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From the College of Natural Sciences
UT Astronomer Solves Mystery of 'Born Again' Stars

UT Astronomer Solves Mystery of 'Born Again' Stars

Astronomer Natalie Gosnell has used Hubble Space Telescope to better understand why some stars aren't evolving as predicted. These so-called "blue stragglers" look hotter and bluer than they should for their advanced age. It's almost as if they were somehow reinvigorated to look much younger than they really are.

Testing General Relativity

Testing General Relativity

This is the third of a three-part series on general relativity.

The Theory of General Relativity—Einstein's century-old description of gravity—presented physicists with some pretty bizarre predictions. To test them, scientists from the University of Texas at Austin have traveled to the Sahara Desert to observe a rare eclipse, launched into Earth orbit the densest known object orbiting anywhere in the Solar System, and used computers to model ripples in space and time unleashed by the mergers of black holes.

A team from the University of Texas at Austin constructed a temporary telescope house from plywood and styrofoam in the Sahara Desert to observe the bending of starlight by the sun during a total solar eclipse in June 1973. Photo: Richard Matzner.
Audio: The Race for Dark Energy

Audio: The Race for Dark Energy

This is the second of a three-part series on general relativity.

Einstein's Theory of General Relativity, which describes how gravity works, turns 100 this month. The theory has successfully explained a lot of what we observe out in the universe; but there are signs that it's incomplete. In the 1990s, astronomers observed that the expansion of the universe is speeding up, as if some mysterious force is pushing everything apart faster and faster. Nearly 20 years later, one of the biggest unanswered questions in science is: what is this dark energy? Not only was dark energy not predicted by general relativity, but its mere existence might mean that the theory needs to be tweaked or even replaced.

Can General Relativity, at 100, Withstand Some Holes?

Can General Relativity, at 100, Withstand Some Holes?

This is the first of a three-part series on general relativity. 

In November 1915, Albert Einstein stood before his colleagues in the Prussian Academy of Sciences and unveiled a set of equations that would forever change the way we see the universe. The Theory of General Relativity, Einstein's description of gravity, explained the motions of everything we see in the universe.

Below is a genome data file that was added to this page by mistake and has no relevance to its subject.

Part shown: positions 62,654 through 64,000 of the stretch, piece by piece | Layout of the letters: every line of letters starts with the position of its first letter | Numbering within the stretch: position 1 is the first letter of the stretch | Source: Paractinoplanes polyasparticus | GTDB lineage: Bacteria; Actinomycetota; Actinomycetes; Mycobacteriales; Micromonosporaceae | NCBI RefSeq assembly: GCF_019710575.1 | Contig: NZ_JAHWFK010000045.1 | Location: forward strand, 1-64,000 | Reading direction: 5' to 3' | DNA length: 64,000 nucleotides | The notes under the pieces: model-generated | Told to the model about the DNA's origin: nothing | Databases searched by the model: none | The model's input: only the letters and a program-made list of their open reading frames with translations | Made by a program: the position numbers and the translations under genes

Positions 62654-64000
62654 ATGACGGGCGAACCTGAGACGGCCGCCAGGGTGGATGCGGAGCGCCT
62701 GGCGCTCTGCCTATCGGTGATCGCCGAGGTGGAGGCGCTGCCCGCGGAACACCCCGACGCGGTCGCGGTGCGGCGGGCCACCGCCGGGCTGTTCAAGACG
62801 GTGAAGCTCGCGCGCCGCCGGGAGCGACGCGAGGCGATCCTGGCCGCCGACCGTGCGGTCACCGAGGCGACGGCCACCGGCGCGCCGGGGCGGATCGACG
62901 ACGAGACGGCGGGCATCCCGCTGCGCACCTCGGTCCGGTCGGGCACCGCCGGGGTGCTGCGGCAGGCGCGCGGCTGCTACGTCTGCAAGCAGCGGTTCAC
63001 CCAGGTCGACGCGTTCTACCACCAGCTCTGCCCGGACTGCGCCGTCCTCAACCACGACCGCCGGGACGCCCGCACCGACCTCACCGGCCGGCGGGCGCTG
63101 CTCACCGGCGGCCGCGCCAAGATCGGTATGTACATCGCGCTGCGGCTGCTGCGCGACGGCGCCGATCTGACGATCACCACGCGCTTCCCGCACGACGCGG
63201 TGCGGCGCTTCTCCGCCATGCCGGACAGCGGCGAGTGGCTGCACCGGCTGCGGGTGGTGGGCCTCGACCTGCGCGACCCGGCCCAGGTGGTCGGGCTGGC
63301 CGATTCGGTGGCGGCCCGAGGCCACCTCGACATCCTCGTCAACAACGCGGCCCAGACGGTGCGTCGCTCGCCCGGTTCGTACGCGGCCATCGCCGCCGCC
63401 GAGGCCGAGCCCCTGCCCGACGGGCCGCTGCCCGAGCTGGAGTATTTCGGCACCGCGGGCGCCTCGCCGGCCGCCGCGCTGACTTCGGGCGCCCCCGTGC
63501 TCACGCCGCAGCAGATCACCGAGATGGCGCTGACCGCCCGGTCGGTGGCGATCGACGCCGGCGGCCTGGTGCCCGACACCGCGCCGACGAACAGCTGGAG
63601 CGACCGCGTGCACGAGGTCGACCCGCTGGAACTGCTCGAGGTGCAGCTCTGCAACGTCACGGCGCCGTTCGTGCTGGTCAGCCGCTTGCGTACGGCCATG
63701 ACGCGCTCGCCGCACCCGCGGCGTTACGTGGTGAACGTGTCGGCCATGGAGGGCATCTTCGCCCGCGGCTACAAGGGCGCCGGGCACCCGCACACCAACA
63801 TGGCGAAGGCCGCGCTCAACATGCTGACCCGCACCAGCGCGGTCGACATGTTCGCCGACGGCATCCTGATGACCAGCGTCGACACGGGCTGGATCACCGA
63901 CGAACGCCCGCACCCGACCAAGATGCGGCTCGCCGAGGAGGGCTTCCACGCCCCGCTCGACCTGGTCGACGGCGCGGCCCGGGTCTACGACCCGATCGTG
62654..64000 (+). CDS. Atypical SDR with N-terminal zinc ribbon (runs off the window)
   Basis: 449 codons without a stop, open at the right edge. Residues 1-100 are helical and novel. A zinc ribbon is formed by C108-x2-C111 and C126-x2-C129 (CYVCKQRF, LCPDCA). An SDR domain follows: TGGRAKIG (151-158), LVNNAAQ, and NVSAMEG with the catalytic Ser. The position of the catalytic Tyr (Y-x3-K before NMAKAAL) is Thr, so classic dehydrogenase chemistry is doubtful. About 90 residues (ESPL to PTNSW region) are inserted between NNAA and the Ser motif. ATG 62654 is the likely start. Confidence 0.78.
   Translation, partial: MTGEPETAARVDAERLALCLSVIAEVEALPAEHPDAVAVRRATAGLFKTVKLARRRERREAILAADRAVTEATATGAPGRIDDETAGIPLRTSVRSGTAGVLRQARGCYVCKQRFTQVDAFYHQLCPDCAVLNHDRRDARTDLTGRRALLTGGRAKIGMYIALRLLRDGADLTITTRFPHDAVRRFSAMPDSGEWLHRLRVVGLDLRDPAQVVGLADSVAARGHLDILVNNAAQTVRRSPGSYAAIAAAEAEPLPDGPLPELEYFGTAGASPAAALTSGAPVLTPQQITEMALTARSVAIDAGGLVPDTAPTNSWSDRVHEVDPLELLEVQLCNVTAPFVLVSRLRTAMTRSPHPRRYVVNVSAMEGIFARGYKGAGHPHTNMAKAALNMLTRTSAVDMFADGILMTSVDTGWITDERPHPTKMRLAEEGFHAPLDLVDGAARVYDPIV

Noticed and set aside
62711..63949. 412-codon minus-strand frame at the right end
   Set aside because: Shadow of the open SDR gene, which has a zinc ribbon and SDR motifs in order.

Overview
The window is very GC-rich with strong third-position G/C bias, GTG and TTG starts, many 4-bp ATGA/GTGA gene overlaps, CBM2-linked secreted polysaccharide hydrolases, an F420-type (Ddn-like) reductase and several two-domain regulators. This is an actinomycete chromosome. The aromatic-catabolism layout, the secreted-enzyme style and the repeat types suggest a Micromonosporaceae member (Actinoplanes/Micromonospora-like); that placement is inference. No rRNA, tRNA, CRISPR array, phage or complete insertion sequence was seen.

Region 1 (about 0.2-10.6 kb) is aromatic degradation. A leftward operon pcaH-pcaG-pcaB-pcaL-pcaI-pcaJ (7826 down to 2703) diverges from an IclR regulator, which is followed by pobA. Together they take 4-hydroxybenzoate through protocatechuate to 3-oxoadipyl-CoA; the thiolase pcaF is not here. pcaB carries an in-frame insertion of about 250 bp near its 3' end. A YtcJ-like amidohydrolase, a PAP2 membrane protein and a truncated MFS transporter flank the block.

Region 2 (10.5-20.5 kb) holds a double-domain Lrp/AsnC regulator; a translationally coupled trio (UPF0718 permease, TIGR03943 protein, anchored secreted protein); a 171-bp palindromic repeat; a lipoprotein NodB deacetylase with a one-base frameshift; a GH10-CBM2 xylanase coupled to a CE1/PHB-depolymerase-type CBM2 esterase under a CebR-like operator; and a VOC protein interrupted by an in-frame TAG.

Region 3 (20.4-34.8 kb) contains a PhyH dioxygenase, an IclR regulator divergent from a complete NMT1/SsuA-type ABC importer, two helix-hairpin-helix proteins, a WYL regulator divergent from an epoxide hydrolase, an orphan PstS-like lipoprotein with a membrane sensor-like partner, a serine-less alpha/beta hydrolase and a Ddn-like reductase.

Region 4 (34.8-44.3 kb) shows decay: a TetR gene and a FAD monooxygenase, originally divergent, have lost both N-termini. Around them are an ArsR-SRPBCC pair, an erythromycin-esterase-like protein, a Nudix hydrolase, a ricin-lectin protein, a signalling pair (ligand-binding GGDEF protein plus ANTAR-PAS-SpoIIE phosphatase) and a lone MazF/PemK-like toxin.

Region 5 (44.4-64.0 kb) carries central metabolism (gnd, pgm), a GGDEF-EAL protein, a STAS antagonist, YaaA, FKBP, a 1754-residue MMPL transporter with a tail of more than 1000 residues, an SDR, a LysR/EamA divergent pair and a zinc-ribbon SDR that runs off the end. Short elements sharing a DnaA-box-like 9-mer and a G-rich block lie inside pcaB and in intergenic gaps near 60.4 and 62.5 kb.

Giant Magellan Telescope, World’s Largest, Breaks Ground in Chilean Desert

Giant Magellan Telescope, World’s Largest, Breaks Ground in Chilean Desert

Leaders and supporters from The University of Texas at Austin's McDonald Observatory, along with representatives from an international group of partner universities and research institutions, are gathering on a remote mountaintop high in the Chilean Andes today to celebrate groundbreaking for the Giant Magellan Telescope (GMT).

Upgraded Hobby-Eberly Telescope Sees First Light

Upgraded Hobby-Eberly Telescope Sees First Light

After several years and a massive team effort, one of the world's largest telescopes has opened its giant eye again. The Hobby-Eberly Telescope (HET) at The University of Texas at Austin's McDonald Observatory has completed a $25 million upgrade and, now using more of its primary mirror, has achieved "first light" as the world's third-largest optical telescope.

The dome of the Hobby-Eberly Telescope sits in front of a backdrop of blue sky. Photo by Ethan Tweedie Photography.
Prof_iles: Steve Finkelstein

Prof_iles: Steve Finkelstein

Assistant professor and astronomer Steve Finkelstein can travel through time. Well, almost. He uses data from the Hubble Space Telescope to gaze beyond to the most distant galaxies in the universe. He studies galaxy evolution, and is on a quest to discover the origins of our Milky Way and life itself.

Visualizing Science 2015: Beautiful Images From College Research

Visualizing Science 2015: Beautiful Images From College Research

​As part of a continuing tradition, we invited faculty, staff and students in the College of Natural Sciences community to send us images this past spring that celebrated the magnificent beauty of science and the scientific process. Our goal was to find those moments where science and art become one and the same.

College Welcomes New Faculty in New Academic Year

College Welcomes New Faculty in New Academic Year

The College of Natural Sciences welcomes 11 new faculty this fall. Whether searching for evidence of exotic new physics, enabling the creation of personal robots, or addressing critical problems in cancer research, these industrious and innovative faculty members build on the college's reputation for pioneering research and research-based teaching.

Texas Astronomers Help Find Earth’s Older, Bigger Cousin

Texas Astronomers Help Find Earth’s Older, Bigger Cousin

University of Texas at Austin astronomers working with NASA’s Kepler mission have helped to discover the first near-Earth-sized planet around a Sun-like star in the “habitable zone,” the range of distances where liquid water could pool on a planet’s surface. They used the university’s McDonald Observatory to help confirm the finding, which has been...